Two Builders

Two Builders

I am supposed to be preaching in Woodville this Sunday. If you are reading this in the printed bulletin on Sunday
morning, then we know whether or not I made it there; as I write this early on a Friday morning, the rising waters
have put it very much in doubt. But it got me to thinking about a song we sing as children about “The Wise Man”:
The rains came down/and the floods came up.

Of course, that song is taken directly from Jesus’ words that close the Sermon on the Mount: Everyone then who
hears these words of mine and does them will be like a wise man who built his house on the rock. And the rain
fell, and the floods came, and the winds blew and beat on that house, but it did not fall, because it had been
founded on the rock. And everyone who hears these words of mine and does not do them will be like a foolish man
who built his house on the sand. And the rain fell, and the floods came, and the winds blew and beat against that
house, and it fell, and great was the fall of it. (Matt 7:24-27)

In the Sermon, Jesus has been preaching to a large, attentive crowd. They have listened through what we consider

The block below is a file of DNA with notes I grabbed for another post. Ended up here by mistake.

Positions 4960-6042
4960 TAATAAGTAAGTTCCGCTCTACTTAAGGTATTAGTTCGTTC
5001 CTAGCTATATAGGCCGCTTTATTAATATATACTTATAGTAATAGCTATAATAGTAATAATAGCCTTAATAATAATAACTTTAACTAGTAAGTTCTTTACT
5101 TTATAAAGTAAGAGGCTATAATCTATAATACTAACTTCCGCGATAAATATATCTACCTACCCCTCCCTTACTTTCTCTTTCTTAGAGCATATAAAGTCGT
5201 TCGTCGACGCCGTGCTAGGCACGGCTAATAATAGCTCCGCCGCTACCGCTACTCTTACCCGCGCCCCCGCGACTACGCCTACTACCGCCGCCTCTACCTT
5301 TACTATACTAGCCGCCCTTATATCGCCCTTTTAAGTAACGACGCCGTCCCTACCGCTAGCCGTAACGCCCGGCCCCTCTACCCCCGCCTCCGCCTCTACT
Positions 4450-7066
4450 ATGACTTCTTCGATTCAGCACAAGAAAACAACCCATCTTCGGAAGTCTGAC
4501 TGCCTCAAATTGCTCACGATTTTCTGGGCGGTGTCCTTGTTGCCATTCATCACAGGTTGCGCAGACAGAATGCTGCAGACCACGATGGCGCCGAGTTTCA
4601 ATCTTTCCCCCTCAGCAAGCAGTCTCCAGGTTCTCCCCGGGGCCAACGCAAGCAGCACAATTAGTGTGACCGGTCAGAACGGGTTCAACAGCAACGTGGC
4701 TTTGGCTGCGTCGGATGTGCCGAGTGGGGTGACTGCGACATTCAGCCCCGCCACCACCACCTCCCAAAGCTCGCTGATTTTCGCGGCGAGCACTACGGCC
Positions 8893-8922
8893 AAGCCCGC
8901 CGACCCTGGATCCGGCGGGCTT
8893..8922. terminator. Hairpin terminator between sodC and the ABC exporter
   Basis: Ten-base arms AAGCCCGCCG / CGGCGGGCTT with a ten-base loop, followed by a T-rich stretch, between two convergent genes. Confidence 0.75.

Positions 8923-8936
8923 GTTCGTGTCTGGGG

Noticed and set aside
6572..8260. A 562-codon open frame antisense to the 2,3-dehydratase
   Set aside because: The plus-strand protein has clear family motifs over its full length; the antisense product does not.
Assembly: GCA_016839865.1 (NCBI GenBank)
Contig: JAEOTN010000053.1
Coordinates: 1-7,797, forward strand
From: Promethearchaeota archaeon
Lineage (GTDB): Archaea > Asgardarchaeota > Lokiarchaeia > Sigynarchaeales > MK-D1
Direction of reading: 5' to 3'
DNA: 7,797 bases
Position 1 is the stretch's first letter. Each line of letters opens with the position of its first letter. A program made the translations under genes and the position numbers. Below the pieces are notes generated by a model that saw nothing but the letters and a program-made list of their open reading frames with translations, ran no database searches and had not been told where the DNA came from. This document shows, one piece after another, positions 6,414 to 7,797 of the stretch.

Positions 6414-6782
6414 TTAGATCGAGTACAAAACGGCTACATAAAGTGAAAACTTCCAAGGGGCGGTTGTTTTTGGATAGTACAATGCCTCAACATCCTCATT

in many ways to be the heart of Christ’s teaching: the Beatitudes, his authoritative interpretations of the Law, his
Model Prayer, his admonitions on trusting God and seeking his kingdom, the Golden Rule. But in conclusion, he
tells them—and, by extension, us—that it is not enough to merely listen. It’s not enough even to listen with appreciation for his insight or with our emotions stirred. Our listening must lead to action. We must not only hear; we
must obey. Not everyone who says to me, ‘Lord, Lord,’ will enter the kingdom of heaven, but the one who does
the will of my Father who is in heaven. (Matt 7:21) The parable of the two builders reinforces that truth. Consider
what we learn from it.

We Are All Builders
The first thing to note is that all who hear him are builders. (We actually build whether we hear or not, but it is the
hearers he addresses in this parable, so we will focus there.) He divides those into two classes: the wise builders
and the foolish. Dividing people into two groups is typical of Jesus’ sayings: those who travel the narrow way
versus those who take the broad one; those who are prepared for the wedding feast and those who are not ready;